For many people, gum disease may never move past gingivitis, which is inflammation of your gums. Yet, there’s no way to know how or when gingivitis will progress if you don’t see a professional dentist. If it does progress, you may be dealing with periodontitis, infection of your gums. This stage of gum disease is chronic and ranges from mild to advanced. You might notice some of the same symptoms as gingivitis, so you may not know your body is now fighting an infection. Here are some other symptoms associated with periodontitis:

* Receding gums
* Longer-looking teeth
* Notches on your teeth near your gums
* Pockets in your gums
* Pain in your gums
* Loose teeth
* Changes in your bite, with either your natural teeth or dentures

As your body fights the infection, it can start attacking your jawbone too. Of course, your bone supports your teeth, so with unhealthy gums and bones, you start to lose the vital support your teeth need. That’s why periodontal disease is responsible for more tooth loss than even cavities.

The dentists at Lifetime Dental in Canton, Michigan and South Lyon, Michigan think it’s best that you're on the look out for early signs of gum disease. It's our intention to always make sure you have healthy teeth and gums. Schedule your next dental cleaning with us today.

Canton, Michigan: (734) 844-1300
South Lyon, Michigan: (248) 437-1010

 

How Can Dentistry Enhance Your Overall health?

By Dr. Russell Thaler, Periodontist in South Lyon, Michigan

I hope everyone is safe and healthy during this global pandemic. Now, more than ever, it’s important to take care of your physical, emotional. and oral health. All of our lives have been impacted by this virus. The World Health Organization states that older people, and people with pre-existing medical conditions (such as asthma, diabetes, heart disease) appear to be more vulnerable to becoming severely ill with the virus.

Dr. Russell Thaler - Periodontist

How can Lifetime Dental in South Lyon, Michigan help?

At Lifetime Dental, many of our patients are surprised to learn that not only do we treat your oral health, but we are treating your overall health.

According to recent findings from the Centers for Disease Control and Prevention (CDC), half of Americans aged 30 or older have periodontitis (gum disease), the more advanced form of periodontal disease. This equals approximately 64.7 million Americans.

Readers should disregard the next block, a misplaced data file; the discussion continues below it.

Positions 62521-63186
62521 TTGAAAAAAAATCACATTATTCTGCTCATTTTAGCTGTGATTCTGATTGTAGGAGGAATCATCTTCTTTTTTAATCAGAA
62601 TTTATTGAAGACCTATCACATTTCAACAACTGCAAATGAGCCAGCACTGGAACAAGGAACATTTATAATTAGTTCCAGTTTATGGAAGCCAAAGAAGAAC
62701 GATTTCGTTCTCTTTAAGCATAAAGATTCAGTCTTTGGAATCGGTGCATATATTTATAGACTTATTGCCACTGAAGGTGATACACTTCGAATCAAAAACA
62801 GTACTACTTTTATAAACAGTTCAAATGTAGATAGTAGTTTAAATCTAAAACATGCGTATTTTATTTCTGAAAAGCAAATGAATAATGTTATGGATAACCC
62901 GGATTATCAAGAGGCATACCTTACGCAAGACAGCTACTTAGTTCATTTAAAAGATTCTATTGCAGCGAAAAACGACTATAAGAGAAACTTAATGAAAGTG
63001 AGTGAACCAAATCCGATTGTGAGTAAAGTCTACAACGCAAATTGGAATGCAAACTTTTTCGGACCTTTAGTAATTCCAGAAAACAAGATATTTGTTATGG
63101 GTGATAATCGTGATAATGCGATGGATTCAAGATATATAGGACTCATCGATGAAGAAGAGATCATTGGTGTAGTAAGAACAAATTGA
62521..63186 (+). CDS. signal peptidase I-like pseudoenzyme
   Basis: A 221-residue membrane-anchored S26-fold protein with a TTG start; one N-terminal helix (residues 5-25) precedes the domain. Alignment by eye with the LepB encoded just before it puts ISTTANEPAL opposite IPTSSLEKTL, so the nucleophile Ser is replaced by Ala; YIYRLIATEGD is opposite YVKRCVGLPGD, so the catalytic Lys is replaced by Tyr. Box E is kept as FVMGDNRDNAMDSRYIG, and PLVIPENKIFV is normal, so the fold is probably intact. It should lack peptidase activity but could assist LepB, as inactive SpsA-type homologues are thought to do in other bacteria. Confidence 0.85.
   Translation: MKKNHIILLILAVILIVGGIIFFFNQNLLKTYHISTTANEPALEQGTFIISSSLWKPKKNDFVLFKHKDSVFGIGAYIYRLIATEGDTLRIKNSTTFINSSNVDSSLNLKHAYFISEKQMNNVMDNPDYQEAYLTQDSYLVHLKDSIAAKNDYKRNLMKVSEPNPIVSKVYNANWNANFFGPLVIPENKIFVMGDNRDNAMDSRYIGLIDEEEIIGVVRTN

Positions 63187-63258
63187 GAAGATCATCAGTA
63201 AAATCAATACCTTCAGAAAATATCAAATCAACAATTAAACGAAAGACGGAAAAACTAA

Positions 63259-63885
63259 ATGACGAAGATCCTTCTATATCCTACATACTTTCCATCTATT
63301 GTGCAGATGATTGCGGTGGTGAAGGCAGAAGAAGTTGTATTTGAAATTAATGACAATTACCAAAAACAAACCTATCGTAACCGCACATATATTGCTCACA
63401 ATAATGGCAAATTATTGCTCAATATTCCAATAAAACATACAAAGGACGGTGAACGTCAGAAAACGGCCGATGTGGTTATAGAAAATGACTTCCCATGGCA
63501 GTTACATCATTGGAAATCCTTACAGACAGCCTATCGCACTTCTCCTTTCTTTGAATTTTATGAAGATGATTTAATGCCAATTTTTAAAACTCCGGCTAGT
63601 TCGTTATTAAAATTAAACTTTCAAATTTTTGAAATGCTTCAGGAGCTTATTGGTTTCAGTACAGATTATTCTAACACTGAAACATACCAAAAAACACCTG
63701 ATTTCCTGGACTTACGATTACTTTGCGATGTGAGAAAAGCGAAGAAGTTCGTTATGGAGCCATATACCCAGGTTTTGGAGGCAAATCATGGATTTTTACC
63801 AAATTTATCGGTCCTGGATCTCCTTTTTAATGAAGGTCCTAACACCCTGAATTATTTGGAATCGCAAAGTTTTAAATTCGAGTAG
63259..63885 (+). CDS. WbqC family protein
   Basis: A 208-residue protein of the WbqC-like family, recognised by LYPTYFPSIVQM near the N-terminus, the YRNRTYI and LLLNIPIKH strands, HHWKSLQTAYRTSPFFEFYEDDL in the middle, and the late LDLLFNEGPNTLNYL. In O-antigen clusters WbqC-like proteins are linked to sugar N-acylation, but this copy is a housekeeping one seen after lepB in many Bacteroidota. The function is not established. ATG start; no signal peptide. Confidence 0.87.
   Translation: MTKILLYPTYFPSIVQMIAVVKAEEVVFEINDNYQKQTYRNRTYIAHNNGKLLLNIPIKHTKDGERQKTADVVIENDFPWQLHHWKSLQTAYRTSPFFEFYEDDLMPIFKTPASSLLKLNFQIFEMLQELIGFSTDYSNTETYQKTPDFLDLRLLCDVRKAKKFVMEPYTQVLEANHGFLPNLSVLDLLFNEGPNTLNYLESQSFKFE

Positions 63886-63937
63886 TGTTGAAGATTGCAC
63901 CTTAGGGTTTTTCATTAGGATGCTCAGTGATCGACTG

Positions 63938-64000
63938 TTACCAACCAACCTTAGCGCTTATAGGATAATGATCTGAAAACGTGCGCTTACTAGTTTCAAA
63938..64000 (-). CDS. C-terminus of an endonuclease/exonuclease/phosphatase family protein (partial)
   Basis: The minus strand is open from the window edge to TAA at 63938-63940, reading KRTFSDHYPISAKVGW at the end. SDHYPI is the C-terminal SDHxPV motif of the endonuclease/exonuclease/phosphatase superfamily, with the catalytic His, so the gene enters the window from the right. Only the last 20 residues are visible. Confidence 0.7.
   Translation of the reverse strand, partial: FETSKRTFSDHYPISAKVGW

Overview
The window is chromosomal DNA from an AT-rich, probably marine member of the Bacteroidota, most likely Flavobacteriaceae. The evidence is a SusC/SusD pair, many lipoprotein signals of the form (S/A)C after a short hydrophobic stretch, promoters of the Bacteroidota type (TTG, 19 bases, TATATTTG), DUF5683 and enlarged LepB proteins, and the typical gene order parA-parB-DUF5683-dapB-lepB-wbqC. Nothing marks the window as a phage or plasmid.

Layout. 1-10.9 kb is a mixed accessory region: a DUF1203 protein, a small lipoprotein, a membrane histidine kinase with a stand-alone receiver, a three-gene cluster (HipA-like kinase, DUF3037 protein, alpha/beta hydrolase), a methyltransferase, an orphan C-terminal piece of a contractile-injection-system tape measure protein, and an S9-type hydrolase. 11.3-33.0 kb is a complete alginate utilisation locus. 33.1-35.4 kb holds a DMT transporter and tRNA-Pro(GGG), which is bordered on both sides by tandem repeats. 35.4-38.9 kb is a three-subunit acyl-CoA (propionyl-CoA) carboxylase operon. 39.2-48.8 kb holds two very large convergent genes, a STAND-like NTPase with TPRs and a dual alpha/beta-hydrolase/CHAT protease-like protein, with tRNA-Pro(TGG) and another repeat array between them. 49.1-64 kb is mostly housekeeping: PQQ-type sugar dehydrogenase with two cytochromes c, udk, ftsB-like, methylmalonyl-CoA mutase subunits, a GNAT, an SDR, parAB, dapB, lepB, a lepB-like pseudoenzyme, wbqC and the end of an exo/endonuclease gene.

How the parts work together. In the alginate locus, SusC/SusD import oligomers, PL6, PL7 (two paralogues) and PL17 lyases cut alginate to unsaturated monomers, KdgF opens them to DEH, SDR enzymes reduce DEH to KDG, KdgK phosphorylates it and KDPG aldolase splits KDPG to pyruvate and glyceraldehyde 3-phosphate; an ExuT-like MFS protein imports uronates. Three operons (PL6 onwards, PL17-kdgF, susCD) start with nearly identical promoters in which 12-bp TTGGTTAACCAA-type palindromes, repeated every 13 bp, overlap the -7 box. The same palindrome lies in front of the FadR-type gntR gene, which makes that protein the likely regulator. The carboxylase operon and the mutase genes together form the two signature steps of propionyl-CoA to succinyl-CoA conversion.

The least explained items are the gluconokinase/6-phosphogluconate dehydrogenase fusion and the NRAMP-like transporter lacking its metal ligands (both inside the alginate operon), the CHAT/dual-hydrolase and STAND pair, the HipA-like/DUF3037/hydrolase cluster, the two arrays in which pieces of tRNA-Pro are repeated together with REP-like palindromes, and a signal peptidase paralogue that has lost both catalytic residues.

Periodontal disease has been extensively linked with cardiovascular disease, diabetes, Alzheimer's disease, cancer, osteoporosis, and respiratory disease. As oral healthcare providers, we are also often the first to notice something in your mouth that could be associated with your overall health.

During our comprehensive exam, we will evaluate you for oral cancer, oral disease, cavities, and gum disease and establish a comprehensive treatment plan. Our treatment of any of these dental or gum issues will not only improve your oral health but will improve your overall general health too by reducing the inflammation and/or infection that harming your body.

Here at Lifetime Dental in South Lyon, Michigan, we care deeply about you and your health. We are here for you now and always.

 

4 Benefits of Teeth Whitening

 

By Dr. David Kam

The Benefits of Having a Brighter Smile

Your smile is one of the first things that people notice when they meet you. Straight, white teeth are no longer just for celebrities. Advancements in cosmetic dentistry over the last several years have made teeth whitening safer and more affordable for almost anyone wanting a brighter smile. But why is having a white smile important?

Dr David Kam - Dentist in Canton, Michigan

According to a national survey by the American Academy of Cosmetic Dentistry, 96% of adults believe an attractive smile makes a person more appealing to the opposite gender, and 74% of adults feel an unattractive smile can hurt a person's chances for career success. Having a clean, straight smile that you feel confident about enhances your social and career opportunities!

Types of Teeth Whitening

Teeth whitening has become a popular cosmetic treatment in many people’s lifestyles. Everywhere you look, from social media to magazines to posters in malls, whiter teeth are everywhere!

Perhaps you are on the fence about teeth whitening. Teeth whitening is a safe, life-enhancing process that can have a positive effect on both your physical appearance and psychological health. Here are 4 benefits of teeth whitening:

1. Teeth whitening boosts your self-confidence

With teeth whitening, your self-confidence will skyrocket. Whether you're at work, on a date, giving a presentation, or just walking down the street, a smile with bright, sparkly teeth is hard to miss! Whiter teeth are also an indication to others that you take care of yourself and care about your appearance. Those around you will be able to sense this!

Zoom Teeth Whitening Michigan

2. Teeth whitening enhances your appearance

You might have the healthiest teeth and straightest smile but you're not immune to the damage that everyone faces from everyday food and drink. Foods, coffee, tea, and soda stain our teeth over time. After the proper whitening procedure, you'll instantly notice the difference without having to 'filter' and/or edit your photos. Teeth whitening will help combat stains from your everyday food and drink.